US oil edges up after 3 percent drop on big stock build

CNBC

  • U.S. crude stocks increased by 6.5 million barrels in the previous week, the surge was the fourth straight weekly build and almost triple of what analysts had forecast, according to the U.S. Energy Information Administration.

Oil inched up on Thursday amid ongoing tensions over the death of a prominent Saudi journalist, with prices steadying after a big drop overnight due to a jump in U.S. crude stockpiles.

U.S. West Texas Intermediate crude for October delivery was up 12 cents, or 0.2 percent, at $69.87 a barrel by 0413 GMT, after falling 3 percent in the previous session to settle below $70 for the first time in a month.

Front-month London Brent crude for December delivery was up 13 cents, or 0.2 percent, at $80.18, having ended down 1.7 percent.

U.S. crude stocks rose 6.5 million barrels last week, the U.S. Energy Information Administration said on Wednesday, the fourth straight weekly build and almost triple what analysts had forecast.

“The impact of the inventory-jump weighed on the market and oil seems bearish,” said Kaname Gokon, a trader in Japan.

“The United States may have to go ahead with sanctions on Saudi Arabia, which could push prices higher, but Russia and other producers are set to increase supplies.”

Inventories rose sharply even as U.S. crude production slipped 300,000 barrels per day (bpd) to 10.9 million bpd last week due to the effects of offshore facilities closing temporarily for Hurricane Michael.

U.S. lawmakers pointed the finger at the Saudi leadership over the disappearance of prominent Saudi critic and journalist Jamal Khashoggi, suggesting sanctions could be possible.

Saudi Arabia denies that it had any role in Khashoggi’s disappearance.

Western pressure mounted on Riyadh to provide answers, but comments by President Donald Trump suggested the White House may not take additional action against the Saudis, particularly after Saudi Arabia said it will conduct an investigation.

Investors worry Saudi Arabia could use oil supply to retaliate against critics. But Saudi Arabia has assured OPEC that it is “committed, capable and willing” to ensure there will be no shortage in the oil market, OPEC’s secretary-general said on Wednesday.

Saudi Arabia and Kuwait will struggle to resume oil production from jointly operated fields that produced some 500,000 bpd any time soon due to operational differences and souring political ties, sources said on Wednesday.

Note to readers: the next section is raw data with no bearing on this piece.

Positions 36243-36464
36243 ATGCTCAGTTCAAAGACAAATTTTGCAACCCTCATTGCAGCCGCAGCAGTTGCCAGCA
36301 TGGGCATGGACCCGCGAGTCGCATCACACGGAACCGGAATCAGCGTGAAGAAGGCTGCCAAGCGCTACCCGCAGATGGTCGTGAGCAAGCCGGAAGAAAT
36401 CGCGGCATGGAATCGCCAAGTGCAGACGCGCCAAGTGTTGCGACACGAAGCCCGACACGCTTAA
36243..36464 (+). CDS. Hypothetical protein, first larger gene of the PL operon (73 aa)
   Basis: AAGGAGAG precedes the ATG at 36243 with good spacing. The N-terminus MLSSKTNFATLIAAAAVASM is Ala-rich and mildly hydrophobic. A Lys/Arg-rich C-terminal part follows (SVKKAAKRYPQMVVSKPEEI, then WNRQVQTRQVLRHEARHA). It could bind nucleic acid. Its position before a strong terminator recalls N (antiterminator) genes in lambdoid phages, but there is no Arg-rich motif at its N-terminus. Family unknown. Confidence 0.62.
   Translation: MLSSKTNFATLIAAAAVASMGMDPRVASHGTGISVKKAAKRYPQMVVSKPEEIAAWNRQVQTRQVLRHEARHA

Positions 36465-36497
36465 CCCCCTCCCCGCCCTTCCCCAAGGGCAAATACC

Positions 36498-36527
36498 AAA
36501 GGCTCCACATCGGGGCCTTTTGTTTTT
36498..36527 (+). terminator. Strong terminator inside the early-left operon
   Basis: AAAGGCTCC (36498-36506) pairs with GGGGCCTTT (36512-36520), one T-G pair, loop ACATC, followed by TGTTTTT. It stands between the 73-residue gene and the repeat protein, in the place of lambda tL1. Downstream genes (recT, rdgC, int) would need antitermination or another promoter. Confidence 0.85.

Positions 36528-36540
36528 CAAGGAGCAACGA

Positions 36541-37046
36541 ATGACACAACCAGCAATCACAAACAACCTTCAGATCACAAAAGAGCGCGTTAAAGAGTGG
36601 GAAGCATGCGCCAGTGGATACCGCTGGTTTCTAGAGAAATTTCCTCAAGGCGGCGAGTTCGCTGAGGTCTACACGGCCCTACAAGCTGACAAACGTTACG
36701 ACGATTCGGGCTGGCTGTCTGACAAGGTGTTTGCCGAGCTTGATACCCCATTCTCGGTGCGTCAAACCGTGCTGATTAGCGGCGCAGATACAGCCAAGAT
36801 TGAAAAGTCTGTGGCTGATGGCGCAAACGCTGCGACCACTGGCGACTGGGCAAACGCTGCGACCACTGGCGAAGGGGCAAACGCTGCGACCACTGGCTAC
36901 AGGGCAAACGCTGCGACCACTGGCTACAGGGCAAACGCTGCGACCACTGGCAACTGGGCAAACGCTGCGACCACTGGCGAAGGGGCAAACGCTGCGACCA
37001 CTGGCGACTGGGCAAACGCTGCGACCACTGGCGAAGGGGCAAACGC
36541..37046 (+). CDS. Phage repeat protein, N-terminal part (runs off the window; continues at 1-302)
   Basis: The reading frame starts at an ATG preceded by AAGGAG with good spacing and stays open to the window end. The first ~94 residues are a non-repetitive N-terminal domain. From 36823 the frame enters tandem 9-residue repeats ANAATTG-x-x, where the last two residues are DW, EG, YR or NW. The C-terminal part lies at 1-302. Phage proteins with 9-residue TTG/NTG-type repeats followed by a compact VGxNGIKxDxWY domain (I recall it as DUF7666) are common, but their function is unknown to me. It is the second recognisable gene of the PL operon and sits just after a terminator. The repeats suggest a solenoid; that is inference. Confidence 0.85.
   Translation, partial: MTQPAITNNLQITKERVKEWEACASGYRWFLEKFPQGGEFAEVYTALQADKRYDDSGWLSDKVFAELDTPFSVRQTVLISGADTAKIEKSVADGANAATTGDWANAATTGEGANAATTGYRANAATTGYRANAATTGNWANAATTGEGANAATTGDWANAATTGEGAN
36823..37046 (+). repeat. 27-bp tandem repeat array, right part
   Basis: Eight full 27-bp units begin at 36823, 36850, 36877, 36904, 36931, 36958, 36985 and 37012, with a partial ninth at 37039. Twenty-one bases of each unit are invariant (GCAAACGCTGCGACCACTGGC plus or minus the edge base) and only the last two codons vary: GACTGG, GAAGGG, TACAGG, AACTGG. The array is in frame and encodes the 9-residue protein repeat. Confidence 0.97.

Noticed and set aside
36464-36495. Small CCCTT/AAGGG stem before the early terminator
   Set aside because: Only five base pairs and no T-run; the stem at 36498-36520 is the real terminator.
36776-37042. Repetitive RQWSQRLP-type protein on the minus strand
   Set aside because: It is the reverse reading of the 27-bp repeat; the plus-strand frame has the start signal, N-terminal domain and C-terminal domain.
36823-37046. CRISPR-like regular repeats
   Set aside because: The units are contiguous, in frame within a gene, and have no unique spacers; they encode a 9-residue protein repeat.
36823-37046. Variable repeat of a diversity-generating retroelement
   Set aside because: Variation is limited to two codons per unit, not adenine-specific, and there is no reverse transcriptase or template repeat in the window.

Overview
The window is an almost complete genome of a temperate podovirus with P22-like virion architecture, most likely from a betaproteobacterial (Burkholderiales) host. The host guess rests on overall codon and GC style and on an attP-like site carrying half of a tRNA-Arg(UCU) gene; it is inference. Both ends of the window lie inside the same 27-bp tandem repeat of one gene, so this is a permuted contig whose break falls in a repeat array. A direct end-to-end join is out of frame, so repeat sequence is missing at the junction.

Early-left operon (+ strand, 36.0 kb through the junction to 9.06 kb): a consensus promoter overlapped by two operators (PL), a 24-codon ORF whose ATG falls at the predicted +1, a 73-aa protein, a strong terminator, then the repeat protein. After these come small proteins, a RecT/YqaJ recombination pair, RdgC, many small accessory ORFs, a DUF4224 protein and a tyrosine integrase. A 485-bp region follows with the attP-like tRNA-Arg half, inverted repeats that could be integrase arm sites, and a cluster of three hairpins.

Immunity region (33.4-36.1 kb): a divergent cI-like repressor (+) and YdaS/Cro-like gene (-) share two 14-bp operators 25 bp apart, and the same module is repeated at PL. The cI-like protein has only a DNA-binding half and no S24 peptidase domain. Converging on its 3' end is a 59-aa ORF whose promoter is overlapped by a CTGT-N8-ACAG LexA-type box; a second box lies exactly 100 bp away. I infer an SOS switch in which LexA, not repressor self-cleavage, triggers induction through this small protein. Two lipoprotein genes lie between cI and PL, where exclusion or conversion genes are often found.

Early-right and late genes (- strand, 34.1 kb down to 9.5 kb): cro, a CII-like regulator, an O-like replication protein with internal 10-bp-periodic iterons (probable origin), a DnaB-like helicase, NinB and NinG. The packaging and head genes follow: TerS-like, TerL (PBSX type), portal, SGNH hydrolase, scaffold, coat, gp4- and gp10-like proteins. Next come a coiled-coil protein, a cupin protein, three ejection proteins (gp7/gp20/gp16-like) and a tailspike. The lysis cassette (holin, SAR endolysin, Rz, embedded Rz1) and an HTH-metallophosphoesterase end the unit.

Signs that Iranian oil exports have been falling more steeply than some in the market expected amid looming U.S. sanctions have underpinned the oil market.

Energy shares in Asia climb as oil prices hold onto gains following US inventory decline

CNBC

  • Energy stocks in Asia traded higher on Friday.
  • Oil prices touched a two-week high in the last session after data from the U.S. Energy Information Administration showed U.S. crude stocks unexpectedly declined.
  • The S&P/ASX 200 energy sub-index was up 0.68 percent. Gains were also seen in oil-related stocks listed in Japan and Australia.
Pump jacks and wells are seen in an oil field on the Monterey Shale formation, March 23, 2014, near McKittrick, Calif.

Getty Images
Pump jacks and wells are seen in an oil field on the Monterey Shale formation, March 23, 2014, near McKittrick, Calif.

Oil-related stocks in Asia traded higher on Friday as oil prices recorded slight gains after touching two-week highs in the previous session.

Those gains in oil prices had come after U.S. crude stocks unexpectedly declined by 1.6 million barrels in the week ending Feb. 16, Reuters said, citing data from the U.S. Energy Information Administration. That compared to the 1.8 million-barrel rise in inventories forecast by experts.

Woodside Petroleum, Australia’s largest oil and gas company, was up 0.56 percent following those increases in prices. Other oil producers also gained: Santos rose 0.39 percent and Oil Search rose 1.46 percent.

More broadly, the S&P/ASX 200 energy sub-index traded higher by 0.68 percent in the afternoon Sydney time.

Energy stocks in Japan saw sharper gains, with oil producer Inpextrading higher by 2.55 percent and Cosmo Energy gaining 4.59 percent. JXTG Holdings, Japan’s largest refiner, was up 3.58 percent.

Meanwhile, Hong Kong-listed shares of Chinese oil producer CNOOCrose 0.88 percent in late morning trade local time. Oil giant China Petroleum and Chemical Corporation, or Sinopec, added 1.11 percent.

Oil prices were mostly steady on Friday. U.S. West Texas Intermediate crude futures advanced 0.05 percent to trade at $62.80 per barrel and Brent crude futures were off by 0.02 percent at $66.38.

“The unexpected fall in oil inventories in the U.S. should see support for crude oil prices remain strong,” said ANZ Research analysts in a Friday morning note.

“Prices were also supported by comments from UAE Energy Minister Suhail Al Mazrouei, who said the worry is undersupply, not oversupply, as demand remains strong amid the constraints on output,” they added.

Crude oil inventories down 1.6 million barrels

Crude oil inventories down 1.6 million barrels